The Case for Shakespeare: The End of the Authorship Question
While gaps in the biographical record for William Shakespeare of Stratford-upon-Avon continue to confound literary scholars, McCrea here concludes that he was, indeed, the playwright and poet we have always thought him to be. This literary forensics case follows the trail of evidence in the historical record and in the plays and poems themselves. It investigates the counterclaims for other authors and the suppositions that the real author of the works must have been a soldier, a scholar, a lawyer, a courtier, and a traveler to Italy. In spirited and fascinating detail, McCrea carefully takes apart the case for other authors and proves the case conclusively.
Unlike other books that make the case for one or another candidate for the real Shakespeare, this book makes the case for the Bard of Avon even as it considers the alternative arguments for other authors and presents the evidence against them. Special attention is paid to the leading contender, Edward de Vere, the Earl of Oxford, but like other conspiracy theories, this one is put to rest through a detailed combing of the clues and a convincing presentation of the facts. In the end, readers will be reassured as to the identity of the real Shakespeare, who was, and is, the glover's son from Avon.
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The case for Shakespeare: the end of the authorship questionUser Review - Not Available - Book Verdict
McCrea's position on the authorship question is instantly clear: he refers to those who deny that Will Shakespeare of Stratford is the author of the sonnets and plays credited to him as "heretics ... Read full review
I've come read into the authorship question with an open mind. In fact, when I first started my research, I believed that the Oxfordians raised several points which raised, in my mind, a reasonable doubt. There were moments where I began to wonder whether it was "the man from Stratford" behind the works. This book, however, confirmed, for me, William Shakespeare's authorship. I sincerely hope that this book will set the issue of authorship to rest, for anybody who might read it. Empirical evidence on the matter is presented in a very concise manner, making it one of the few books on the matter that offers facts, rather than conjecture.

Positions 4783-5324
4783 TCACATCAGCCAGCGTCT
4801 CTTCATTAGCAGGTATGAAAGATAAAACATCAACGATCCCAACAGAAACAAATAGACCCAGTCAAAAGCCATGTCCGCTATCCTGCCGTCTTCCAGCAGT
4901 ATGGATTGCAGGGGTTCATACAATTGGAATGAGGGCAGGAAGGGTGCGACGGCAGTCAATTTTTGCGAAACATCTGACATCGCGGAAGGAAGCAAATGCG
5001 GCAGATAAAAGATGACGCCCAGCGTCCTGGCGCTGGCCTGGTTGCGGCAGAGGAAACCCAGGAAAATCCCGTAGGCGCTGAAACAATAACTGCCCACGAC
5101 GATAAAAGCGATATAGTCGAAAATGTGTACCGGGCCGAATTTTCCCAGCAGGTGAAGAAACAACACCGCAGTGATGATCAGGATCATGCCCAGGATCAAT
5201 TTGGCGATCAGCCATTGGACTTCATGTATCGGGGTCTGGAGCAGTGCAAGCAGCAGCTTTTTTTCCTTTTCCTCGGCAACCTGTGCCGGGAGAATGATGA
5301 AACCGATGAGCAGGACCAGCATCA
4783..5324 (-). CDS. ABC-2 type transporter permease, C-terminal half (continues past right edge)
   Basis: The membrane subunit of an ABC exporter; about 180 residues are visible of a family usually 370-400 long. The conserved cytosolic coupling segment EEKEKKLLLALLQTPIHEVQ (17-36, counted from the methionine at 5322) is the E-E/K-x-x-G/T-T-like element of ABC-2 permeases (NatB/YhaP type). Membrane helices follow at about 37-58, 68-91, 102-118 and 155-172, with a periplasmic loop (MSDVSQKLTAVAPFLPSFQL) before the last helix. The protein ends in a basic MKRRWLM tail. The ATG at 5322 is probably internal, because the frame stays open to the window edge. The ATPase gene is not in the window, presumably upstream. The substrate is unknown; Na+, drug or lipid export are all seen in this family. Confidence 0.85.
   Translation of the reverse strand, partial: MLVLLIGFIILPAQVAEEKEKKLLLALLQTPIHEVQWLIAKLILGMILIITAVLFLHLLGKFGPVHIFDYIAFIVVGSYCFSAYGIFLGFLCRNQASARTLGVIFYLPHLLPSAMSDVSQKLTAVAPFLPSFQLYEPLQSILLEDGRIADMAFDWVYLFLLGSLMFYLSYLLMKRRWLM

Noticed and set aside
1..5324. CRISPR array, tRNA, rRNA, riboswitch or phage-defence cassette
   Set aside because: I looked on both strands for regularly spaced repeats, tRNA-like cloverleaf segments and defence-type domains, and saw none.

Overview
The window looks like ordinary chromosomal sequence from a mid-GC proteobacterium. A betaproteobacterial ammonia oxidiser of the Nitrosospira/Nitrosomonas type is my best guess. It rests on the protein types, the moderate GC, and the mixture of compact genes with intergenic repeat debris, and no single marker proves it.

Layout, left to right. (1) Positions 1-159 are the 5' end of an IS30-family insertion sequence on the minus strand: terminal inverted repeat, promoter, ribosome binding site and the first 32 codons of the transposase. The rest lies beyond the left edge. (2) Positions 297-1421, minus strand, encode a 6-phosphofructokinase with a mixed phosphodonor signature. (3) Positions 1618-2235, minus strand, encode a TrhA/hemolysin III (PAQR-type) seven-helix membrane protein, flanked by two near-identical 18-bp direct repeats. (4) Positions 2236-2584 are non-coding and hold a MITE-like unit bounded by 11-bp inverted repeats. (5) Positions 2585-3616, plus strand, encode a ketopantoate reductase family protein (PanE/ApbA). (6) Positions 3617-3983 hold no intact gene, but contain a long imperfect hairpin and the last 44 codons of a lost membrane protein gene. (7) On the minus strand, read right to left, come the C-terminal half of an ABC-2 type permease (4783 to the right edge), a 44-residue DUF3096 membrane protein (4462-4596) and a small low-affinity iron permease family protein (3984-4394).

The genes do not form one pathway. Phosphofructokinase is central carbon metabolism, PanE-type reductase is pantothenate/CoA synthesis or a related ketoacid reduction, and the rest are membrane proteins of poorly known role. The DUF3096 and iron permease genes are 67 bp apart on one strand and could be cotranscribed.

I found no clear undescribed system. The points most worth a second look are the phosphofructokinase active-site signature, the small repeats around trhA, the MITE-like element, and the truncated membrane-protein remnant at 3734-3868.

I find the desperate comments of those clearly close-minded critics who attack the authenticity of the claims made in this book amusing, to say the least. These skeptics pick minuscule bits of text or historical evidence to attack, or some fine point to savagely assault, choosing to ignore the overwhelming evidence presented by McCrea in favor of "the Swan of Avon". It would do the scholarly community some good to return, as McCrea does, to the accounts of the people who knew Shakespeare first hand, and to take what they recorded at face value, rather than twisting their words to fit some new conspiracy theory.
It is important to give credit where credit is due, and William Shakespeare, the greatest poet who ever lived, must be given credit for his accomplishments.
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